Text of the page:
Ginnie Mae, 3 FHLBanks start accepting eNotes
eNotes are having a moment. Last month, Ginnie Mae formally kicked off its Digital Collateral Program to begin the process of accepting electronic promissory notes—or eNotes—and other digital loan documents as collateral.
A few weeks before that, on July 1, the Federal Home Loan Bank of Des Moines became the first of the 11-member FHLB system to announce it would accept residential mortgage eNotes as collateral. By mid-July, FHLB Dallas followed suit, while FHLB Chicago just announced two days ago that it was also on board.
On top of that, MERSCORP registered an all-time monthly high of 40,170 eNotes in July, while the number of eNotes registered in the first half of 2020 alone (just under 150,000) already outpaces the total registered in all of last year (127,358). It's clear that eNotes are the wave of the mortgage industry's future.
Compliance Alert: What lenders should know about Ginnie Mae's new program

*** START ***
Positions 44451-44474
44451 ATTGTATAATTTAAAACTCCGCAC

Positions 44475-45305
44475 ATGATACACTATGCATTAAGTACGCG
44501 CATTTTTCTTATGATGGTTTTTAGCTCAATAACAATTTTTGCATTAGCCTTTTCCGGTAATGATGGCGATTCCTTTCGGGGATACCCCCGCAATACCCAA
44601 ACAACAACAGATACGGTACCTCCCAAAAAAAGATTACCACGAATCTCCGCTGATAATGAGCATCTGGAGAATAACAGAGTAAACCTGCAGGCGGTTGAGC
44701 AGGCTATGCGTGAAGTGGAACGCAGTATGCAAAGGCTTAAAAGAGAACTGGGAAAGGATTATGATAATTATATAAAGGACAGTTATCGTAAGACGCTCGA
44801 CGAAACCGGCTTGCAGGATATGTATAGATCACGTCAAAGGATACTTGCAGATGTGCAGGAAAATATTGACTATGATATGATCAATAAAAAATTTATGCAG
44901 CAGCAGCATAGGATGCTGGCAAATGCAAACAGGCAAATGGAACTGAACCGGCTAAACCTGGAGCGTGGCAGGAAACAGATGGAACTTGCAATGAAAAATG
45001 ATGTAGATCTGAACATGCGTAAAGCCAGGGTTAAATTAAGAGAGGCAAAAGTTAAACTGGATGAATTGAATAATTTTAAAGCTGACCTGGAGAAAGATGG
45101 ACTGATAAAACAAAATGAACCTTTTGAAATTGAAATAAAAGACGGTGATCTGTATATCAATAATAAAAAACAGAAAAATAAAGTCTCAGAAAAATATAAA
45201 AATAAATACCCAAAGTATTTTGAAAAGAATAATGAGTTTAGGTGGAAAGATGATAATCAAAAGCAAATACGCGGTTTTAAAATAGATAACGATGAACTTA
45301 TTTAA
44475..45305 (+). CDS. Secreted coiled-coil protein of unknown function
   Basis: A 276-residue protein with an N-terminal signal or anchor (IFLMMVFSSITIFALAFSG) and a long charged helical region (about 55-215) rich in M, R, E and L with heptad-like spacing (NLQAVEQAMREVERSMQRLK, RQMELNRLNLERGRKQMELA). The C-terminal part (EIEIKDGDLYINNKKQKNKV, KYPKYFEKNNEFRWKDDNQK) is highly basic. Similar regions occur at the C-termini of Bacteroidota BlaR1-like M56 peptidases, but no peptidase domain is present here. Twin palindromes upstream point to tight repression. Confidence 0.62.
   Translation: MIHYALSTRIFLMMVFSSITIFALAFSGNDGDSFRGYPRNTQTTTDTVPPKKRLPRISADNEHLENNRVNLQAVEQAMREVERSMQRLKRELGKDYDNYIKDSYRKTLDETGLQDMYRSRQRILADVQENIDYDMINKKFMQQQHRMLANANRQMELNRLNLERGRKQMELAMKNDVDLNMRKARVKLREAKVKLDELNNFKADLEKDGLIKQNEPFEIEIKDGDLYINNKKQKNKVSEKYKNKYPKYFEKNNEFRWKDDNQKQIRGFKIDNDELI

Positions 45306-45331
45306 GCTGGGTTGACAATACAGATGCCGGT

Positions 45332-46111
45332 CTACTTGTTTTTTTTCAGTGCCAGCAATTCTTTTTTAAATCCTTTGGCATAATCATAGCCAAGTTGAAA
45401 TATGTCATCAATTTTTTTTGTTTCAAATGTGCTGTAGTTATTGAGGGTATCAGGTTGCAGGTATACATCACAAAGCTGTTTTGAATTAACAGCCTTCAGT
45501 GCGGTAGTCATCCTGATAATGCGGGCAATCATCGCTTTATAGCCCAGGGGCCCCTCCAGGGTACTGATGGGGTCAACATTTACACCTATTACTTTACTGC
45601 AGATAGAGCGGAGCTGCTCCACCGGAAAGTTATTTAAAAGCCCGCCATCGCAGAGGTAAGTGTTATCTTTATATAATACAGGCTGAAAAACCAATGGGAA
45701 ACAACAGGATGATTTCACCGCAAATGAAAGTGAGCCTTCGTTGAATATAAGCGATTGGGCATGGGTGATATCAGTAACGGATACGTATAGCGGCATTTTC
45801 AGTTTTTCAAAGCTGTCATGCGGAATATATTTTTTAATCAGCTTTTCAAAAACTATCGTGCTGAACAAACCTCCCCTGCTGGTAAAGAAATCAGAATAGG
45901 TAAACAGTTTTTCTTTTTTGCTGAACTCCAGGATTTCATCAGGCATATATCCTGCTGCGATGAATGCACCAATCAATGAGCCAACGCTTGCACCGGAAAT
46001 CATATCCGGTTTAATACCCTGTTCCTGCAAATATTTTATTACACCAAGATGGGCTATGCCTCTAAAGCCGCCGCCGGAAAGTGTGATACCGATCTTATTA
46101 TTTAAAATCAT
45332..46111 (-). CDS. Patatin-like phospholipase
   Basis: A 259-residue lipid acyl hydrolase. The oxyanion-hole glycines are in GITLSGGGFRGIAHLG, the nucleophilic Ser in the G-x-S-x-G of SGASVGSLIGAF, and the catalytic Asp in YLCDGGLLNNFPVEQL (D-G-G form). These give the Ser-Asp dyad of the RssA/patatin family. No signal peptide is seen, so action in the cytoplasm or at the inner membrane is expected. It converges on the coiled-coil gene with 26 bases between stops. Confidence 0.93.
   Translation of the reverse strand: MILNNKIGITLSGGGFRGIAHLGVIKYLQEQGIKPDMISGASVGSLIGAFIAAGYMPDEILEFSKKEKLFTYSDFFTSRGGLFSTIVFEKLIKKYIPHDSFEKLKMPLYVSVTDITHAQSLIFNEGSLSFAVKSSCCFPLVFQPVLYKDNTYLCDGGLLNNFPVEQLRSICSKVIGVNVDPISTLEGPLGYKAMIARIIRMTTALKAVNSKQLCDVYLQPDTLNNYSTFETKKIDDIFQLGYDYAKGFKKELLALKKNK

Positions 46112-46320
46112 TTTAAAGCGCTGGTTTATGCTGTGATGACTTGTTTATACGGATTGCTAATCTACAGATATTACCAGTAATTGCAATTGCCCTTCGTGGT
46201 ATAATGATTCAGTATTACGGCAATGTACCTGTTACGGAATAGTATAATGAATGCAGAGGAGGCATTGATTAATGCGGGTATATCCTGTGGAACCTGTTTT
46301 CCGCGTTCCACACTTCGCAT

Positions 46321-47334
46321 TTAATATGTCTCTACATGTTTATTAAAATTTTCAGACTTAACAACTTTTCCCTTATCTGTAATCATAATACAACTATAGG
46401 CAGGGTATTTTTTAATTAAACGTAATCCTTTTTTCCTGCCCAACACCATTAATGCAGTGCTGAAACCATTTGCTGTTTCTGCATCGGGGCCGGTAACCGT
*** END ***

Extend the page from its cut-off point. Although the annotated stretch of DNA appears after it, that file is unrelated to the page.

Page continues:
With this move Ginnie Mae, a federal agency that guarantees bonds issued against pools of FHA and VA mortgages, follows in the footsteps of GSEs Fannie Mae and Freddie Mac, which have been accepting eNotes for a few years now and are to date the largest buyers of eNotes.
eNotes have been on an upward trajectory since early 2018, but this year the pandemic—due to social distancing mandates and a growing preference for closing loans remotely—has accelerated its adoption. Since July, eNote registrations have set a new monthly record in 10 of the last 12 months, MERSCORP has seen a 1,300% increase in companies starting the process to integrate their operations to eNotes, and 18 warehouse lenders are currently funding eNotes—up from one in 2015.
"It’s fair to say that 2020 has been the year of the eNote," said Chris Lewis, DocMagic's Director of Enterprise Solutions. "In my opinion, by the end of the year, any investor that doesn’t accept eNotes will be in the minority and will lose business opportunities as a result."